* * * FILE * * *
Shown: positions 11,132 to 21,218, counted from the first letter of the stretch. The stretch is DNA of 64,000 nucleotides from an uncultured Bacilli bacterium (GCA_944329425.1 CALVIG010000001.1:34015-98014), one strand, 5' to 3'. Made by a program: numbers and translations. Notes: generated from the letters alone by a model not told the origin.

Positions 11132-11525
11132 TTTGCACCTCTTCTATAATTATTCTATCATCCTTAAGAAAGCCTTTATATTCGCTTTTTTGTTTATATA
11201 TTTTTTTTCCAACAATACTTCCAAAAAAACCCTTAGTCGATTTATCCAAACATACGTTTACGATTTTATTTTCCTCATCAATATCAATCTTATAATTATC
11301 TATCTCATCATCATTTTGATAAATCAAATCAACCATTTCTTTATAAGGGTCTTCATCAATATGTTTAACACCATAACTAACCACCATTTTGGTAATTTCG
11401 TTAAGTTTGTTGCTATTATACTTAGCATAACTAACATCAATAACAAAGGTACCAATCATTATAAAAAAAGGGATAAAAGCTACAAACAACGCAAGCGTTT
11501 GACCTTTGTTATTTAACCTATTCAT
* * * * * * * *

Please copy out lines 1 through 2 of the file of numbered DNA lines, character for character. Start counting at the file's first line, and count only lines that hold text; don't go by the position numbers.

Shown: positions 11,132 to 21,218, counted from the first letter of the stretch. The stretch is DNA of 64,000 nucleotides from an uncultured Bacilli bacterium (GCA_944329425.1 CALVIG010000001.1:34015-98014), one strand, 5' to 3'. Made by a program: numbers and translations. Notes: generated from the letters alone by a model not told the origin.

Positions 11132-11525